A litterer who illegally dumped soil in seven separate locations in Woowookarung Regional Park has been ordered to clear up his mess - and pay the costs out of his own pocket.
The offender, whom Parks Victoria has declined to name, put around 15 cubed meters of earth at different sites in the location to the south-east of central Ballarat.
The Courier understands the man was spotted driving a vehicle with the soil by a member of the public, who subsequently reported what they had seen to Parks Victoria.
The organisation, which has been responsible for administering the area since it became a regional park in 2016, were then able to track down the culprit.
He was interviewed with help from Victoria Police. Under the Environmental Protection Act, he was ordered to tidy up and dispose of the waste, which has now been removed.
A Parks Victoria spokesperson said there were a number of other ongoing investigations for littering and illegal wood collection offences.
It confirmed that six further littering incidents as well as two reports of illegal timber harvesting were currently under investigation with two littering fines issued recently,
The organisation said both surveillance cameras and vigilant visitors were the key to cracking down on littering offences.
Littering and illegal dumping has long been an issue in the area.
The Courier understands the problem had decreased in the area since it gained regional park status and the number of people using the park increased. Regular Parks Victoria patrols also started to go through the area. However, dumping has spiked since the COVID-19 crisis began.
Siobhan Rogan, Parks Victoria chief ranger for the Ballarat area, said: "The Ballarat region has many beautiful parks and reserves that we should all help to keep healthy - not just for community enjoyment but for the plants and wildlife that these areas protect."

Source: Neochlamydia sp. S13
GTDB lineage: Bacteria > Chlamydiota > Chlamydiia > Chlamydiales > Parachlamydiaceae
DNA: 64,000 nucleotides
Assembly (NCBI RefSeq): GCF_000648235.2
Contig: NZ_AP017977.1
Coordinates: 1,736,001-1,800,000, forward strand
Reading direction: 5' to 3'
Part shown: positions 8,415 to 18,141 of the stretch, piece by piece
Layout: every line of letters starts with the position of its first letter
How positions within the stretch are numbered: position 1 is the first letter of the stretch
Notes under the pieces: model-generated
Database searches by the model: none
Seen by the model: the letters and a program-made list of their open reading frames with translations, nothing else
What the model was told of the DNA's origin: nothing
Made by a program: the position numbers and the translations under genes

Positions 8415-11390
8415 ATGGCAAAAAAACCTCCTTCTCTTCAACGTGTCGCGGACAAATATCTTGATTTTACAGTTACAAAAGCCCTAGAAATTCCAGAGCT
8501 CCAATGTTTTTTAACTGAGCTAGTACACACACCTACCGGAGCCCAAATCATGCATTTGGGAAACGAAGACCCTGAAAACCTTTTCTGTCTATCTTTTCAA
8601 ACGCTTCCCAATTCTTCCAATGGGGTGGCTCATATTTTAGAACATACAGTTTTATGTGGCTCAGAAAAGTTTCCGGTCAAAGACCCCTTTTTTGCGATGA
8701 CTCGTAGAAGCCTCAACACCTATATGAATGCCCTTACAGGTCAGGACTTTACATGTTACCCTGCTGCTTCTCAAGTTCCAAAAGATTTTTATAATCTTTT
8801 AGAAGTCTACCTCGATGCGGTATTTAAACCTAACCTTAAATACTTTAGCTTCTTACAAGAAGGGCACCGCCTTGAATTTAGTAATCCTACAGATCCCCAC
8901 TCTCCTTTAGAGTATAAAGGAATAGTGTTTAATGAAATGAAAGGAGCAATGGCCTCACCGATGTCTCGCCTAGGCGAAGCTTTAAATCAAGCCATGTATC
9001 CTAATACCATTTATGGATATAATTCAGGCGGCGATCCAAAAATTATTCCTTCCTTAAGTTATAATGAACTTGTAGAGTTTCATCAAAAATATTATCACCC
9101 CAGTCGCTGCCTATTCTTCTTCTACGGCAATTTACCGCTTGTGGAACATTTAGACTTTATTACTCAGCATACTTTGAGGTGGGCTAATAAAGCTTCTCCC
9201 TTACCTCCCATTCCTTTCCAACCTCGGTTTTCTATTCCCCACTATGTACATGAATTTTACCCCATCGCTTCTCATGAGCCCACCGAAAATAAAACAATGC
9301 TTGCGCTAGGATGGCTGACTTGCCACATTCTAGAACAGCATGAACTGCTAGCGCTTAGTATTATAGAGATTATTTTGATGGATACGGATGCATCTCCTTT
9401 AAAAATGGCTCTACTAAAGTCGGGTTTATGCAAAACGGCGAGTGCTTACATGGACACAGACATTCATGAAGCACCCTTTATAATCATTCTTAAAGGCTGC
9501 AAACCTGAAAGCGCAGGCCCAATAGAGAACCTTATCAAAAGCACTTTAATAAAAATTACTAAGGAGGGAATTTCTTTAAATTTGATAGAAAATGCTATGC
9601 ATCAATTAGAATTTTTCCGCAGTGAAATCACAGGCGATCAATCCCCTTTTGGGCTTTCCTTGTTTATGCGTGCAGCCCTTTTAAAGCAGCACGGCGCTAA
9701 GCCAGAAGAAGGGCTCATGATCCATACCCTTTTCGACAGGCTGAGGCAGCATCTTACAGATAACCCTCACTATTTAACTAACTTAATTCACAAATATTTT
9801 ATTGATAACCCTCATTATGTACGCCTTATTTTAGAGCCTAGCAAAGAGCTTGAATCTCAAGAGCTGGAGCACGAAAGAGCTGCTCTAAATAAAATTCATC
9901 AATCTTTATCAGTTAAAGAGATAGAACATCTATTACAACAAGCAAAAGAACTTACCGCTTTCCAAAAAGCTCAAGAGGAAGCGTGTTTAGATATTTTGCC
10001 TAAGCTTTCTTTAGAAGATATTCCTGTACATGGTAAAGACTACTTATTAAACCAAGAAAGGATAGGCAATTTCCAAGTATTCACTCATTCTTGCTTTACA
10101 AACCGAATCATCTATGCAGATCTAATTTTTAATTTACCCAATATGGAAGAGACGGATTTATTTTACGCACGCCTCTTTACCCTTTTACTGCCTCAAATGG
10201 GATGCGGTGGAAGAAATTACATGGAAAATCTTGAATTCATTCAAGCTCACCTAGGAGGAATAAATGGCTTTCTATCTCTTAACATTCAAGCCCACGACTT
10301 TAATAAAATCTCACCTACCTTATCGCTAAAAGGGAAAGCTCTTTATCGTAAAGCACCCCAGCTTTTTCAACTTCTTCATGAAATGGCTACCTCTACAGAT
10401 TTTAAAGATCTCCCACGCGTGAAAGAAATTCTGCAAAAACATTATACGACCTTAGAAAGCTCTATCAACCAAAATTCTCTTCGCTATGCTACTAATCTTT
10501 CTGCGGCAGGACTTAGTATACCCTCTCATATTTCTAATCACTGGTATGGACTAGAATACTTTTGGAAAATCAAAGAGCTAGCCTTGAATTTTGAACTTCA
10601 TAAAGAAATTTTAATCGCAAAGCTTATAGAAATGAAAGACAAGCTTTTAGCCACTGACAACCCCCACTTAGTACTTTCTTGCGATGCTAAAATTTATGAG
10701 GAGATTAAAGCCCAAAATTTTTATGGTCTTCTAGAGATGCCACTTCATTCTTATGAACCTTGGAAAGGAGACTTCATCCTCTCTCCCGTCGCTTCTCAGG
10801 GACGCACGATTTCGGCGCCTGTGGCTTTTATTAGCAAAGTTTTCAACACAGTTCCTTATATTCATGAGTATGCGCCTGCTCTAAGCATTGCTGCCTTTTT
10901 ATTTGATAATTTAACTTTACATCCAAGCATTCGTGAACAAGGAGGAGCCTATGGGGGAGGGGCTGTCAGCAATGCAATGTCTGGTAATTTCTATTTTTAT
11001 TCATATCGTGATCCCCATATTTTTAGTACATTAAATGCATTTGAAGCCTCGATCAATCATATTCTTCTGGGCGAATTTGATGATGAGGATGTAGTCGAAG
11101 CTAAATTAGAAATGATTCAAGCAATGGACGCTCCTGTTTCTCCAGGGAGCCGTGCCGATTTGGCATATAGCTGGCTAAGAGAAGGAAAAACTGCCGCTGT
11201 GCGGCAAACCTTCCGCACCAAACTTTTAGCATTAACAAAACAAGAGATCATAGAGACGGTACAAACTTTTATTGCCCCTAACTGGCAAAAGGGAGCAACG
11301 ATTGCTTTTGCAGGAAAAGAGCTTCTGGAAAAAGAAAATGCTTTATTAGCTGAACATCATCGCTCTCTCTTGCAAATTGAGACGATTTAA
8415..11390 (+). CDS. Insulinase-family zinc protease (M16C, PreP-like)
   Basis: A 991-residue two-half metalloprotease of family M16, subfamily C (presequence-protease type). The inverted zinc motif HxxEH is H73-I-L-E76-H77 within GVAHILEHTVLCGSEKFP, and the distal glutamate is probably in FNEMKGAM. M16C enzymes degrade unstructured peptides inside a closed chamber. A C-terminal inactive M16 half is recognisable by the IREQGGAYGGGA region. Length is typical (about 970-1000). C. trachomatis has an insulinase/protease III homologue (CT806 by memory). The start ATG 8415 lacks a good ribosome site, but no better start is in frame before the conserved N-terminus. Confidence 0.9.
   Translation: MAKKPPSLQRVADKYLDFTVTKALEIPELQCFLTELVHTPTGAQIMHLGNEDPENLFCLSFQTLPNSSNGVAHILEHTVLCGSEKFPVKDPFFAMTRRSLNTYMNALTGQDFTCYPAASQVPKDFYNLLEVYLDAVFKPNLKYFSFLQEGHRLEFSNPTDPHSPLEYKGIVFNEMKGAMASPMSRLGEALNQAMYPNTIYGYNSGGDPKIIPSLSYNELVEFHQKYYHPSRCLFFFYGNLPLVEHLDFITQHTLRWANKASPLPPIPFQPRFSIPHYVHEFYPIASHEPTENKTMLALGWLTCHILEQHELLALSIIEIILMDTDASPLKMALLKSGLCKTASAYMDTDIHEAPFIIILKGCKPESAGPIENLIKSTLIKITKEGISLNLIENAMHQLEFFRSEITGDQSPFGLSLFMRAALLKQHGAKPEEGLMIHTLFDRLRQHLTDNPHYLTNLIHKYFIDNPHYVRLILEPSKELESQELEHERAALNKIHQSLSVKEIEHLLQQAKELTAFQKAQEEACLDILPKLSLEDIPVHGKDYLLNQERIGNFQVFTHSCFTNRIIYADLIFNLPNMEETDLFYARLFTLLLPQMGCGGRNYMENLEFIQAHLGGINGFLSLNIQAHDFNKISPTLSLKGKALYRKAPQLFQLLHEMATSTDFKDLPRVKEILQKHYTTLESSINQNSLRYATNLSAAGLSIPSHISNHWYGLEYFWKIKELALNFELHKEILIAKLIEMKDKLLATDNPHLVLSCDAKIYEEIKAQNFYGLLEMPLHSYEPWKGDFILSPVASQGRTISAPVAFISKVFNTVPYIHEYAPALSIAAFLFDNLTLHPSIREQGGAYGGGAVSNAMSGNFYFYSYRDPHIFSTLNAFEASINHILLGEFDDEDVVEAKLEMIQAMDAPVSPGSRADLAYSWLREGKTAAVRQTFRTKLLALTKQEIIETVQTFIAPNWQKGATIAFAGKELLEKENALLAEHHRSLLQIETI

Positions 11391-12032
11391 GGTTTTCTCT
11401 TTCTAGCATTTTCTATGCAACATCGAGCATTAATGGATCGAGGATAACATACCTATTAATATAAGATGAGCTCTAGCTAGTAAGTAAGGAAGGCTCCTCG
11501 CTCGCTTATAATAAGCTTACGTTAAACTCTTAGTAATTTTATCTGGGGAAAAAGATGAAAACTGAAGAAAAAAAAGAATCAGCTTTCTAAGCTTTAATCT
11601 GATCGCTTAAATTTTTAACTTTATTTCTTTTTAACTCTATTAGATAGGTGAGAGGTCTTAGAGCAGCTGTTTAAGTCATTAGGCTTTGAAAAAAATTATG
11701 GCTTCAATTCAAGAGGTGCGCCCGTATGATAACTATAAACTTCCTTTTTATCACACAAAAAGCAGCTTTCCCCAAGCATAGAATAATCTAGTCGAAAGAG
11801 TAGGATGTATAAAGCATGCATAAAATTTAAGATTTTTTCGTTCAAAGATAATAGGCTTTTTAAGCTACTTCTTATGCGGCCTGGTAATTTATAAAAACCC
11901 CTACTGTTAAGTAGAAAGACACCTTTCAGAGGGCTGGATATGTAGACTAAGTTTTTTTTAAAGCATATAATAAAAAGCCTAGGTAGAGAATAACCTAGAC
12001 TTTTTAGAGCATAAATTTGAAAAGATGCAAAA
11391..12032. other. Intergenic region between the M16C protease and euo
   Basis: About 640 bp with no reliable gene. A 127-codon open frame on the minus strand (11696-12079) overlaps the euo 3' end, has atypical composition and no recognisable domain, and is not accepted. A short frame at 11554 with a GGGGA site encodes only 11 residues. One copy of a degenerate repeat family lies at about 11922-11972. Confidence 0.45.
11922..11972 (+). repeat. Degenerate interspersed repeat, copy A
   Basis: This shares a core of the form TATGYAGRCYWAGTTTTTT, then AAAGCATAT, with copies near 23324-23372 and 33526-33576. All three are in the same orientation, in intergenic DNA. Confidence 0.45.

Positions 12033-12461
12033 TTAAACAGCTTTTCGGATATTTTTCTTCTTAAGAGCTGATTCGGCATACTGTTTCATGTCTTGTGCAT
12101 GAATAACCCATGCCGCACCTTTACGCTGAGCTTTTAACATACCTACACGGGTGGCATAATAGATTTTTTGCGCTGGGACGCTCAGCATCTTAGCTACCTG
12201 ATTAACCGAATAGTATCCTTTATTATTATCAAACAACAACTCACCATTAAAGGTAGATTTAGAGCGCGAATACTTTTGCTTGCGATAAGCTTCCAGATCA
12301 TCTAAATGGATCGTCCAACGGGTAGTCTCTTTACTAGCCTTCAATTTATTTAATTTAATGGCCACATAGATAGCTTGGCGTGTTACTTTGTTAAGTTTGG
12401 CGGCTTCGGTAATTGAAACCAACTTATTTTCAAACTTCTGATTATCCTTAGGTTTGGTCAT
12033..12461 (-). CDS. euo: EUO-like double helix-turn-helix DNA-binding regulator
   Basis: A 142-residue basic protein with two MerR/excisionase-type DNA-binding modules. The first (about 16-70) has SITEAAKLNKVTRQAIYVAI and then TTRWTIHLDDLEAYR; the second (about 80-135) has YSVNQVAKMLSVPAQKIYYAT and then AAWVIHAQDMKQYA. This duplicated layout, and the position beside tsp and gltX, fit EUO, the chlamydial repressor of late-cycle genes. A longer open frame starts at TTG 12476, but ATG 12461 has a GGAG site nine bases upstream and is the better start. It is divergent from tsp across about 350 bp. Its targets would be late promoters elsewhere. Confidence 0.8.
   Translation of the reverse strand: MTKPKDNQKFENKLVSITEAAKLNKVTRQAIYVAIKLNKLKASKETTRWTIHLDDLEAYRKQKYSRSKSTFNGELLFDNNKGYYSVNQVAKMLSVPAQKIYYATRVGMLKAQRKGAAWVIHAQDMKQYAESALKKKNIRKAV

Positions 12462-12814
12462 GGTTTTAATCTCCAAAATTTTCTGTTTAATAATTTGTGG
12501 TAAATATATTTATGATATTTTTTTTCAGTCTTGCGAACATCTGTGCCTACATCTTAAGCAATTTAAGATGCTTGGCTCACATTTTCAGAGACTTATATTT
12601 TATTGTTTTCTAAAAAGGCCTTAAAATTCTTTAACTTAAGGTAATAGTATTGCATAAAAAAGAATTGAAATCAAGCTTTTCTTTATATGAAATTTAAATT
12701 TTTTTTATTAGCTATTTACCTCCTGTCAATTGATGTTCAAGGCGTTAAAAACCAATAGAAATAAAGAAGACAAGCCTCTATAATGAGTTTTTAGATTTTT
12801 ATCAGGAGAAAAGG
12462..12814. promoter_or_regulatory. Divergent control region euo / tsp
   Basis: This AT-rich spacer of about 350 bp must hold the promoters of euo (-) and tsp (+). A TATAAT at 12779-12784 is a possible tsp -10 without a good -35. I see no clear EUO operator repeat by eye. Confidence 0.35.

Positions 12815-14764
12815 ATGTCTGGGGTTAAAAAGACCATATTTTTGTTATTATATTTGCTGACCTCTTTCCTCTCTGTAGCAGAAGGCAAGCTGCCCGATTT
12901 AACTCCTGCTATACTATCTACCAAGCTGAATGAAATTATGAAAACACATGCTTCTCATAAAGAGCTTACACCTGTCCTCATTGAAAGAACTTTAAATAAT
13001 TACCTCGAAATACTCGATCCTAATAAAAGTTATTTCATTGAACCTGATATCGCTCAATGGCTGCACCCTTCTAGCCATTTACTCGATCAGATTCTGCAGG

"Rubbish dumping is harmful to the environment and can be hazardous to humans and wildlife.
"Waste makes it into waterways through run-off, garden clippings spread invasive weeds, and animals and birds can ingest discarded waste material."
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The area officially became a regional park in 2016 following a pre-election commitment by then leader of the opposition Dan Andrews in 2014.
A state-government lease to a logging company ended in 2012, allowing local advocates to push for the area to be returned to community use. The campaign was led by the Friends of Canadian Corridor. Initiatives to boost the use of the park include the installation of a scenic lookout. A sensory trail aimed specifically at those suffering from dementia is also being installed, while work will shortly begin for another trail chosen using the Pick My Project initiative.
A report from Parks Victoria on the successful anti-littering investigation was included in the most recent issue of the Friends of Canadian Corridor newsletter, Spikey News.
In it, Parks Victoria said its rangers "would like to thank the many friends of the park for making the effort to report illegal activities" and described their response as "fantastic".
- Parks Victoria said anyone who spots illegal littering or timber harvesting should report it in as much detail as possible to firstname.lastname@example.org. Alternatively, call Parks Victoria on 13 1963 or the EPA on 1300 372 842.
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